Category Archives: Life
We have hockey in August, and several teams have already won their qualifying series to enter the playoffs.
So, they went from 24 teams in the qualifying round to the “playoffs.”
Then, how can the Coyotes’ qualifying series count as a “playoff series win”??? Like, can’t they (or, at least this one writer) get the facts right?
But apparently it’s an NHL thing, where they can’t decide if the qualifiers are the playoffs of not:
This first episode includes part of a conversation with former MLB star and two-time World Series champion Howard Johnson. It’s part of a longer chat with the 1991 NL home-run and RBI champion, which will be featured in a chapter of a new book that I’m writing.
Follow Howard Johnson on Twitter: https://twitter.com/20Hojo (@20Hojo)
If you liked the intro music, follow Roger Chong (Twitter: @chongroger)
For Fred Claire’s (Twitter: @Fred_Claire) new book: Extra Innings, visit https://tinyurl.com/FredClaireExtraInnings
Tom Brady made it official earlier this week that he was leaving New England to test free agency. Within hours, news circulated that the six-time Super Bowl champ was going to sign with Tampa Bay.
Virtually all of the commentary on “TB12 to TB” was positive.
But I just don’t understand why.
Okay, Bucs’ attendance will see an increase, which is a positive thing for the franchise.
But remember last year when there was all this talk about how nobody at Brady’s age had started all 16 games in a season at the quarterback position?
Guess what? As much as I admire Brady, he’s another year older, and again, this is uncharted territory for QBs in the NFL. Yes, Brady is the greatest of all-time, but Father Time is undefeated.
Also, Brady’s going from a team that has relatively weaker competition in the AFC East, to a team that gets to play Drew Brees’ Saints twice, Matt Ryan’s Falcons twice. And don’t dismiss a rejuvenated Teddy Bridgewater (who was 5-0 filling in for the injured Brees in New Orleans in 2019) and his Panthers, as Brady will have to face them twice as well.
The wins aren’t going to come as easily as with New England, regardless of the talent around Brady in Tampa Bay. Don’t forget, nobody has played a full schedule at QB at his age (he’ll turn 43 before the 2020 season starts), the competition is stiffer, and it might not be as smooth a year as many now seem to think.
Here’s my latest podcast interview, with GabeRealSports on The Sports Corner.
Gabe and I briefly discussed the Houston Astros baseball scandal before talking about the 1988 Dodgers book and my other book projects.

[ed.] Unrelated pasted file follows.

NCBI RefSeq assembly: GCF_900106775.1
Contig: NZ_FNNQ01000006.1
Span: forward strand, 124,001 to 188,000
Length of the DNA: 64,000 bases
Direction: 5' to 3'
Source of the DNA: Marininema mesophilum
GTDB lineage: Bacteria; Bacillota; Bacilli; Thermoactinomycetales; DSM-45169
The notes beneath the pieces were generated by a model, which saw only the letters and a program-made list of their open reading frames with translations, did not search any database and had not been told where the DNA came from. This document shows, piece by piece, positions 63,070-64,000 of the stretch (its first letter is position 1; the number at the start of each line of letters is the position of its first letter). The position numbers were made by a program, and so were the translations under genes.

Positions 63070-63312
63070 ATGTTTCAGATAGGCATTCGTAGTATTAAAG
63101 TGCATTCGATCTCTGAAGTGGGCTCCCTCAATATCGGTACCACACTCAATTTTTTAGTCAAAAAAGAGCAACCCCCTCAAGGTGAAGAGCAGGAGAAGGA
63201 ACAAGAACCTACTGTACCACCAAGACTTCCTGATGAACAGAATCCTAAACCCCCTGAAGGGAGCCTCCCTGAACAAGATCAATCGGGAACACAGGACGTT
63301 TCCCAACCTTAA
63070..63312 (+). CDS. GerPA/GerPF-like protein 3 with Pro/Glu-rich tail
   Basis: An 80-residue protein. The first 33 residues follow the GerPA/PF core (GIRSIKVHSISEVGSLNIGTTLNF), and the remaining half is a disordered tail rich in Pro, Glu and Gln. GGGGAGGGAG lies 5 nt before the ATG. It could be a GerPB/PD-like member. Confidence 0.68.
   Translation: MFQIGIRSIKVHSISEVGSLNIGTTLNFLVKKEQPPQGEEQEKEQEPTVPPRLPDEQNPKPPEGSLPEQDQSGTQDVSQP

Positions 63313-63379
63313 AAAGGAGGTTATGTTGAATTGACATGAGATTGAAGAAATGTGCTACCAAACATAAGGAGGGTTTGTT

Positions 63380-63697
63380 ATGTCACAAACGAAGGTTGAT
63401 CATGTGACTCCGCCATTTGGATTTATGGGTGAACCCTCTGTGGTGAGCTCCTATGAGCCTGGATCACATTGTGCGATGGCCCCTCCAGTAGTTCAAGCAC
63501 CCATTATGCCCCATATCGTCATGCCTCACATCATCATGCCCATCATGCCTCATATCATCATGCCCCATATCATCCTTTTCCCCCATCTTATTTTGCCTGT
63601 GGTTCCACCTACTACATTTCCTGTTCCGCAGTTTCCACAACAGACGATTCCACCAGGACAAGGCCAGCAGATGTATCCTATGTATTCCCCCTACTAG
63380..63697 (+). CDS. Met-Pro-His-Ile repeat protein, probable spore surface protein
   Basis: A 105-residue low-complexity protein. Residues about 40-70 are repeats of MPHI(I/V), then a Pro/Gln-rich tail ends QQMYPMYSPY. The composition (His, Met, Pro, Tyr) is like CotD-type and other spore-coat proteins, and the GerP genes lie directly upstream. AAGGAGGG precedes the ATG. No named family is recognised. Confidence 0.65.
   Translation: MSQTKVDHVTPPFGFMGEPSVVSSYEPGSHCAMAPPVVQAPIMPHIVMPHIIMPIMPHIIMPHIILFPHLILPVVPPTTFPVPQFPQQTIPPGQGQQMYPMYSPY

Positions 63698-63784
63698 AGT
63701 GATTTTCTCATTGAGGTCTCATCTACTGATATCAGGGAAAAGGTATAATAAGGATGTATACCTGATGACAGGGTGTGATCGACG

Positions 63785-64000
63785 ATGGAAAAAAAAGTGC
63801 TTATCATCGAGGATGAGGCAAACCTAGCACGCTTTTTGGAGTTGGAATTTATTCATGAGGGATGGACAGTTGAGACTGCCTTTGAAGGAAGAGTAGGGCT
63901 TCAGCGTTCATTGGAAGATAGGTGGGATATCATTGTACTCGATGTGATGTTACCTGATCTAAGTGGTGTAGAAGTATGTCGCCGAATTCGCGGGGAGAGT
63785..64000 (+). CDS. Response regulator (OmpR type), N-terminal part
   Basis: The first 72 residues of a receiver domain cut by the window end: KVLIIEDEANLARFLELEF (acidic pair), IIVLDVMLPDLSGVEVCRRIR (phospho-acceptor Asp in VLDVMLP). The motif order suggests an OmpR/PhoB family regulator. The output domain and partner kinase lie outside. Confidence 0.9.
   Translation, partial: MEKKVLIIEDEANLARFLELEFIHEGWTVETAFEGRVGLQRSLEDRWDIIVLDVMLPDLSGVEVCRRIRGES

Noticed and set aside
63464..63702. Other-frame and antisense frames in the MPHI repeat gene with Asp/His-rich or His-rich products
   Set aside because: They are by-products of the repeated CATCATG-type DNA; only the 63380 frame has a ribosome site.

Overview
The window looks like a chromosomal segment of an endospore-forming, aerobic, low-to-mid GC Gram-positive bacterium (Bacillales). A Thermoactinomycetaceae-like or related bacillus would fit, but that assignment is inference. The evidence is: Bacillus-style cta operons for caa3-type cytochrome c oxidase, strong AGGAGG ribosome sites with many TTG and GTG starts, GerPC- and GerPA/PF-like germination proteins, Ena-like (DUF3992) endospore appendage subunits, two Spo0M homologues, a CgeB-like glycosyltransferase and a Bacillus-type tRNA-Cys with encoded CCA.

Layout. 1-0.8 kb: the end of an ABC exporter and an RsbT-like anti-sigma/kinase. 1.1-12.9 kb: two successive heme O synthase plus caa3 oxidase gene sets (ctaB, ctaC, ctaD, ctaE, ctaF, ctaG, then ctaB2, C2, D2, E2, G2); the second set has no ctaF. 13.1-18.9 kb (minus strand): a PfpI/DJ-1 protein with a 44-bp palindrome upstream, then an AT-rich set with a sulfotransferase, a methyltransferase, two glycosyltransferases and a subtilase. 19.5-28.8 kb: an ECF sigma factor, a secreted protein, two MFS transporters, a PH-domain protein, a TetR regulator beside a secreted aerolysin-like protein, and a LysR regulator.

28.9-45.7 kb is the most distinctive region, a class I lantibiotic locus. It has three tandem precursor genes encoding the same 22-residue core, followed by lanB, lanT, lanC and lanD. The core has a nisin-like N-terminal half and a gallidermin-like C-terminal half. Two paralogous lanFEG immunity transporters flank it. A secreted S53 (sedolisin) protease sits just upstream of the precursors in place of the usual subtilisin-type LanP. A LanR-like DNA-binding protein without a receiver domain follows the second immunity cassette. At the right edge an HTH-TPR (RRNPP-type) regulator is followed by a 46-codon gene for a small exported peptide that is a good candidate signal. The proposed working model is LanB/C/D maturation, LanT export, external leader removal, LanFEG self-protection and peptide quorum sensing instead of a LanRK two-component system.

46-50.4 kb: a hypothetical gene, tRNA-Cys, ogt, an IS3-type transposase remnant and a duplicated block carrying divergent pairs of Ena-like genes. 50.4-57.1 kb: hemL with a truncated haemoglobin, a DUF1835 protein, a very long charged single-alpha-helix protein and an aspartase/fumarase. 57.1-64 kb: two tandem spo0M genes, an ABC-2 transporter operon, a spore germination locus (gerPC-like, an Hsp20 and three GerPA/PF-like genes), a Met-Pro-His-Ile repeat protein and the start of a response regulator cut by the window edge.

Here’s some news about my new book, The 1992-93 Canadiens, which is expected to be released later this month in late January.
I was asked to draft a jacket copy for the book, and here’s what I submitted to the publisher. I have to admit… it’s pretty exciting have the book come out soon!
The 1993 Canadiens: Seven Magical Weeks, Many More Unlikely Heroes, and Canada’s Last Stanley Cup Champions
Never to be confused with any previous Montreal Canadien “Flying Frenchmen” juggernauts who dominated the National Hockey League between the 1950s and 1970s, the 1992-93 Canadiens, whose lone superstar was future Hall-of-Fame goaltender Patrick Roy, were essentially a nondescript team coming off an embarrassing second-round playoff series sweep against the Boston Bruins the previous spring.
Yet these Habs, led by the superb goaltending of Roy and with timely goals from various unlikely heroes, stunned the hockey world by winning a record 10 consecutive playoff overtime games over a magical seven-week run during the spring of 1993. Montreal ultimately captured hockey’s ultimate prize that June—the 24th championship in franchise history—in the last Stanley Cup Finals series ever played at the venerable Montreal Forum.
While the Canadiens had proven scorers in Kirk Muller, Vincent Damphousse and Brian Bellows—and had veteran presence in Hall-of-Famers-to-be Denis Savard and Guy Carbonneau—Montreal might not have won the Cup without the heroics of a host of others who weren’t exactly household names. There were Gilbert Dionne, John LeClair (before he blossomed into a three-time 50-goal scorer in Philadelphia) and the undersized Stephan Lebeau (while playing on one good leg) notching overtime winners. There was little-known Paul DiPietro scoring goals in series clinchers. Gary Leeman and Rob Ramage, despite being near the end of their NHL careers, contributed in ways that didn’t necessarily show up on the scoresheet. And behind the bench, while Jacques Demers made all the right moves that spring, he isn’t even considered today among the top 50 coaches of all-time.
More than a quarter century later, these Habs remain the last Canadian team to win the Cup—not the Montreal Canadiens but the last Canadian team—and in The 1993 Canadiens: Seven Magical Weeks, Many More Unlikely Heroes, and Canada’s Last Stanley Cup Champions, K. P. Wee relives the story of this incredible season.